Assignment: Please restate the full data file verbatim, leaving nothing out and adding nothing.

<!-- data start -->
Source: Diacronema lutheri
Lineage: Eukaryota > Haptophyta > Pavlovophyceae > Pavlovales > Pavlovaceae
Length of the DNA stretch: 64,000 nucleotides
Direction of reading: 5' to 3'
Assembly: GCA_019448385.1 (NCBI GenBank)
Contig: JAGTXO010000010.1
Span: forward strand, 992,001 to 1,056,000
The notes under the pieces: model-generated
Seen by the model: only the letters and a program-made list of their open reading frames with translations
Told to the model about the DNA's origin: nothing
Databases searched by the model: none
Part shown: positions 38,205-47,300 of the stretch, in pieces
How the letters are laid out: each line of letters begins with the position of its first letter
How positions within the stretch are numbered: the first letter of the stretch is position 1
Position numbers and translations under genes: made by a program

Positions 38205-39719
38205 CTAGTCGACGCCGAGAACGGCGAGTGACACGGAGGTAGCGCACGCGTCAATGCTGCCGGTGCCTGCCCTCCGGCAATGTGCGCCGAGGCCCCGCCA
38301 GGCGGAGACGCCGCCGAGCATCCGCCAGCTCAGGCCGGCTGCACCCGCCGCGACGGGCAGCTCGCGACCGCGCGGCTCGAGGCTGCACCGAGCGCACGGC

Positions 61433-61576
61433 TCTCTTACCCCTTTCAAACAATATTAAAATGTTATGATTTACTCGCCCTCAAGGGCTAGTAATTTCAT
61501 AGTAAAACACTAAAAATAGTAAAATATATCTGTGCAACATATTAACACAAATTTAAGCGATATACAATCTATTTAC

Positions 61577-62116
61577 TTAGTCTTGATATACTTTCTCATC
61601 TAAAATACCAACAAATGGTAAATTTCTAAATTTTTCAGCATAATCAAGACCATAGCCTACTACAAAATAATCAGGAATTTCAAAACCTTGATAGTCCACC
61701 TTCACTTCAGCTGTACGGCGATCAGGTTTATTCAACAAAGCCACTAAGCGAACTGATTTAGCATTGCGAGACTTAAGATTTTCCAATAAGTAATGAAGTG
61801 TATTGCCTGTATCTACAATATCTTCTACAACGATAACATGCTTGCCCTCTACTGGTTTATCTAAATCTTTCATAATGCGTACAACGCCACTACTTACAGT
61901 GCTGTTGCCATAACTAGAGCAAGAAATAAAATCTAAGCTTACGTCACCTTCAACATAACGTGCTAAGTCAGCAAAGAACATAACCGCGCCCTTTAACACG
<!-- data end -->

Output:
Source: Diacronema lutheri
Lineage: Eukaryota > Haptophyta > Pavlovophyceae > Pavlovales > Pavlovaceae
Length of the DNA stretch: 64,000 nucleotides
Direction of reading: 5' to 3'
Assembly: GCA_019448385.1 (NCBI GenBank)
Contig: JAGTXO010000010.1
Span: forward strand, 992,001 to 1,056,000
The notes under the pieces: model-generated
Seen by the model: only the letters and a program-made list of their open reading frames with translations
Told to the model about the DNA's origin: nothing
Databases searched by the model: none
Part shown: positions 38,205-47,300 of the stretch, in pieces
How the letters are laid out: each line of letters begins with the position of its first letter
How positions within the stretch are numbered: the first letter of the stretch is position 1
Position numbers and translations under genes: made by a program

Positions 38205-39719
38205 CTAGTCGACGCCGAGAACGGCGAGTGACACGGAGGTAGCGCACGCGTCAATGCTGCCGGTGCCTGCCCTCCGGCAATGTGCGCCGAGGCCCCGCCA
38301 GGCGGAGACGCCGCCGAGCATCCGCCAGCTCAGGCCGGCTGCACCCGCCGCGACGGGCAGCTCGCGACCGCGCGGCTCGAGGCTGCACCGAGCGCACGGC

Positions 61433-61576
61433 TCTCTTACCCCTTTCAAACAATATTAAAATGTTATGATTTACTCGCCCTCAAGGGCTAGTAATTTCAT
61501 AGTAAAACACTAAAAATAGTAAAATATATCTGTGCAACATATTAACACAAATTTAAGCGATATACAATCTATTTAC

Positions 61577-62116
61577 TTAGTCTTGATATACTTTCTCATC
61601 TAAAATACCAACAAATGGTAAATTTCTAAATTTTTCAGCATAATCAAGACCATAGCCTACTACAAAATAATCAGGAATTTCAAAACCTTGATAGTCCACC
61701 TTCACTTCAGCTGTACGGCGATCAGGTTTATTCAACAAAGCCACTAAGCGAACTGATTTAGCATTGCGAGACTTAAGATTTTCCAATAAGTAATGAAGTG
61801 TATTGCCTGTATCTACAATATCTTCTACAACGATAACATGCTTGCCCTCTACTGGTTTATCTAAATCTTTCATAATGCGTACAACGCCACTACTTACAGT
61901 GCTGTTGCCATAACTAGAGCAAGAAATAAAATCTAAGCTTACGTCACCTTCAACATAACGTGCTAAGTCAGCAAAGAACATAACCGCGCCCTTTAACACG